Celtics’ Rajon Rondo Learning How to Lead Without Hurting the Team


October 22, 2009

Celtics' Rajon Rondo Learning How to Lead Without Hurting the Team It seems as if all was not well in the world of the Celtics last season, but nobody really had any idea of how bad it got once Kevin Garnett went down.

According to Yahoo Sports, 23-year-old point guard Rajon Rondo's late-season suggestion for a team airing-of-grievances meeting could have caused a rift in the Green that persisted for the remainder of the season.

On April 12, following an embarrassing 107-76 loss at Cleveland, Rondo's attempt to rally the troops during a flight to Philadelphia went horribly wrong as two warring sides seemed to form: the young guys versus the Big 3 of Kevin Garnett, Paul Pierce and Ray Allen.

"I hate player meetings," Rivers told Yahoo Sports' Adrian Wojnarowski. "The right things are never said. I've always believed that either guys blow smoke up each other's [butts], or they go the completely opposite way and say [expletive] they can't repair. Well, they had it and everyone got on the bus all pissed off at each other."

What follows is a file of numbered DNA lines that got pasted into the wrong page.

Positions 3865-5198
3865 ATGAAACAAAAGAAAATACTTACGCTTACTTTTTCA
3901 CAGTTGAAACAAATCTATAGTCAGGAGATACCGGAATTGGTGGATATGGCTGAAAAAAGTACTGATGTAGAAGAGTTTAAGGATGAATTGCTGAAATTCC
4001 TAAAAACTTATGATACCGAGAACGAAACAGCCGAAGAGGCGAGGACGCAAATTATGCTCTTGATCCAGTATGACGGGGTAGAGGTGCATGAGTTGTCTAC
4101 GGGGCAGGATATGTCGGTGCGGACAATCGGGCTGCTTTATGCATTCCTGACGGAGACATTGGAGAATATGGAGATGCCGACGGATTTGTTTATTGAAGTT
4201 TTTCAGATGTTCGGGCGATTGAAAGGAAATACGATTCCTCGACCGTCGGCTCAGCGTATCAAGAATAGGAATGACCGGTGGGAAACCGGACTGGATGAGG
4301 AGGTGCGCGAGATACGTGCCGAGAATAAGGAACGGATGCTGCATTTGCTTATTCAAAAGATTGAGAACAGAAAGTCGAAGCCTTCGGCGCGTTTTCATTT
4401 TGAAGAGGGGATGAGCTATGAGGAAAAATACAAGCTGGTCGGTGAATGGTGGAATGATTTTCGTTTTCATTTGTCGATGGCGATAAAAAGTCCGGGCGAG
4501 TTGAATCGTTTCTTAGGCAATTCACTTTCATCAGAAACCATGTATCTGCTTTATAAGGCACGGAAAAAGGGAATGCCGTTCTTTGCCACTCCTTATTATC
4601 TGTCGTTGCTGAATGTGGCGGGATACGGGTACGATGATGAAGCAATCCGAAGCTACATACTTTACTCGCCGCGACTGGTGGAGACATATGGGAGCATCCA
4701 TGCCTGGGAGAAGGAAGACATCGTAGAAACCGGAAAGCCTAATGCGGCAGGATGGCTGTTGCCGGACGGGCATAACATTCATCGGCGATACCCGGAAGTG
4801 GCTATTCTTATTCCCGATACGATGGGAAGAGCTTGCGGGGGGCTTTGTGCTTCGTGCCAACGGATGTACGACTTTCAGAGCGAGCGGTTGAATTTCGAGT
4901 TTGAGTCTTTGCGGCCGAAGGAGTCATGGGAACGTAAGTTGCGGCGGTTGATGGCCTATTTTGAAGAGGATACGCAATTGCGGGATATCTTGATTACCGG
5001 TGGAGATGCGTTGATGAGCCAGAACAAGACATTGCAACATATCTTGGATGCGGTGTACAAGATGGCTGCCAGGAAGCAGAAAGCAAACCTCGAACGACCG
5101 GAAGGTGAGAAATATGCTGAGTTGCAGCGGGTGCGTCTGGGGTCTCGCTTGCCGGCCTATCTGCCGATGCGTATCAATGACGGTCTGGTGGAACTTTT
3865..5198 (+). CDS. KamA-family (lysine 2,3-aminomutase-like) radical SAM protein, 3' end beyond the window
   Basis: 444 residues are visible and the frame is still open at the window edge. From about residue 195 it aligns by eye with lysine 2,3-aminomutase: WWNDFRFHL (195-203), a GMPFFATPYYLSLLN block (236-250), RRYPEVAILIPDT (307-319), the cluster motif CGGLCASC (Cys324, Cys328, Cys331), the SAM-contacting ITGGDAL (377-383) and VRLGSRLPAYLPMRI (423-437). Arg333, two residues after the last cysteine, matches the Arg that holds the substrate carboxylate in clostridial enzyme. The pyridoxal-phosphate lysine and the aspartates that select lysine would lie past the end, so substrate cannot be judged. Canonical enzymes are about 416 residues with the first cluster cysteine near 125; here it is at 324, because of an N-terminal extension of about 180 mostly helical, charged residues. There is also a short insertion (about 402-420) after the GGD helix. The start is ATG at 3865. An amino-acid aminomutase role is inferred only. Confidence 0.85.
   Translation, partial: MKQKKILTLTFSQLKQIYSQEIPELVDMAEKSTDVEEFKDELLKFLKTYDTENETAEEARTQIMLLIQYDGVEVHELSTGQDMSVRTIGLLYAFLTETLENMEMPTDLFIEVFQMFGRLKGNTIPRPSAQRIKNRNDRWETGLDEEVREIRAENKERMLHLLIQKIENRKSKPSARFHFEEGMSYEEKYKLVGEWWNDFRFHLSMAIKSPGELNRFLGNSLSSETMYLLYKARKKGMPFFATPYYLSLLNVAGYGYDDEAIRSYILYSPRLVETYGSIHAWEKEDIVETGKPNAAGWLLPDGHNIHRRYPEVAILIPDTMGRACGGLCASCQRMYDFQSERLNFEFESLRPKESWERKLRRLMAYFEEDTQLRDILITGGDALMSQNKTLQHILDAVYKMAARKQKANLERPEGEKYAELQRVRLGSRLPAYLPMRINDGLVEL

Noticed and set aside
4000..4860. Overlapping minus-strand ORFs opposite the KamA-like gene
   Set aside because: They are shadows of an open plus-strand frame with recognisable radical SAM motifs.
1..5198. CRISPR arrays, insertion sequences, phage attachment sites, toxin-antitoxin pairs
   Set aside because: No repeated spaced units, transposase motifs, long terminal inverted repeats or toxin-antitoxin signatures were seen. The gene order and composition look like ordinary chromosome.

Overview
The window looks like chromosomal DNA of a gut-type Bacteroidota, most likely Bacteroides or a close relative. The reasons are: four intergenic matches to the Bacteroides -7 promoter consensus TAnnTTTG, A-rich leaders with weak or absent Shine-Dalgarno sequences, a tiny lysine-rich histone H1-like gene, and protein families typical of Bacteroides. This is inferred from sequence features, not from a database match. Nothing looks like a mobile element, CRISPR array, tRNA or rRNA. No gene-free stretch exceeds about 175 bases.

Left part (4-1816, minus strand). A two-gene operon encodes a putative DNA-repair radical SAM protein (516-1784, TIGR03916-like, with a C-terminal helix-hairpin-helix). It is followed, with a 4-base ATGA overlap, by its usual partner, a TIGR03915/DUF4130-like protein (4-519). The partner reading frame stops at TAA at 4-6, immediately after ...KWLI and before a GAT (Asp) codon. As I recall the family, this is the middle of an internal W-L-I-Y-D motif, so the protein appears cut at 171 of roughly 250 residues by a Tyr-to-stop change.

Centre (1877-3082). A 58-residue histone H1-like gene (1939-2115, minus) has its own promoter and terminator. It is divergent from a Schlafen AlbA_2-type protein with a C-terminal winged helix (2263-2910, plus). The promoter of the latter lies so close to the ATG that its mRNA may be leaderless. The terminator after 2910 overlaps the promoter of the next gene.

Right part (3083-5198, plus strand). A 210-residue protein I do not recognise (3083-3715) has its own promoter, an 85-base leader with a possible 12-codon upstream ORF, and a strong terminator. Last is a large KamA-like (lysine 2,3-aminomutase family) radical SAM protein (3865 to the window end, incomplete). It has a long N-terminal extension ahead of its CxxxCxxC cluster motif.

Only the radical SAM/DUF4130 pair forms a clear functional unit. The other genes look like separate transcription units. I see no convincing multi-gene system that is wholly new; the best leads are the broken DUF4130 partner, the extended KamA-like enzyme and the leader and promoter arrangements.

Although Rondo didn't vent much during the ill-fated meeting in the back of the team plane, one young player who challenged Garnett later said he wished he'd never spoken up.

Rivers believes it was Rondo's way of taking a leadership role on a team struggling without its biggest defensive asset — and its biggest motivator.

"Here we are, going to the playoffs, and the problem was that Kevin wasn't playing and it's tough to lead when you're not playing," Rivers said. "I don't think you can. There was that and a lot of other crap going on."

Rondo went into the meeting with good intentions, although the likelihood of him ever staging a repeat vent-session seems small.

"It's hard to play when guys have things on their chest," he said. "I think it's best to get it off there. But obviously Doc thinks otherwise. A lot of guys said what they had to say, but I don't know if it helped us or hurt us."

At least he learned his lesson.

"I think Rondo did learn," Rivers said. "You do learn a lot of times by trial and error. And it's usually error."

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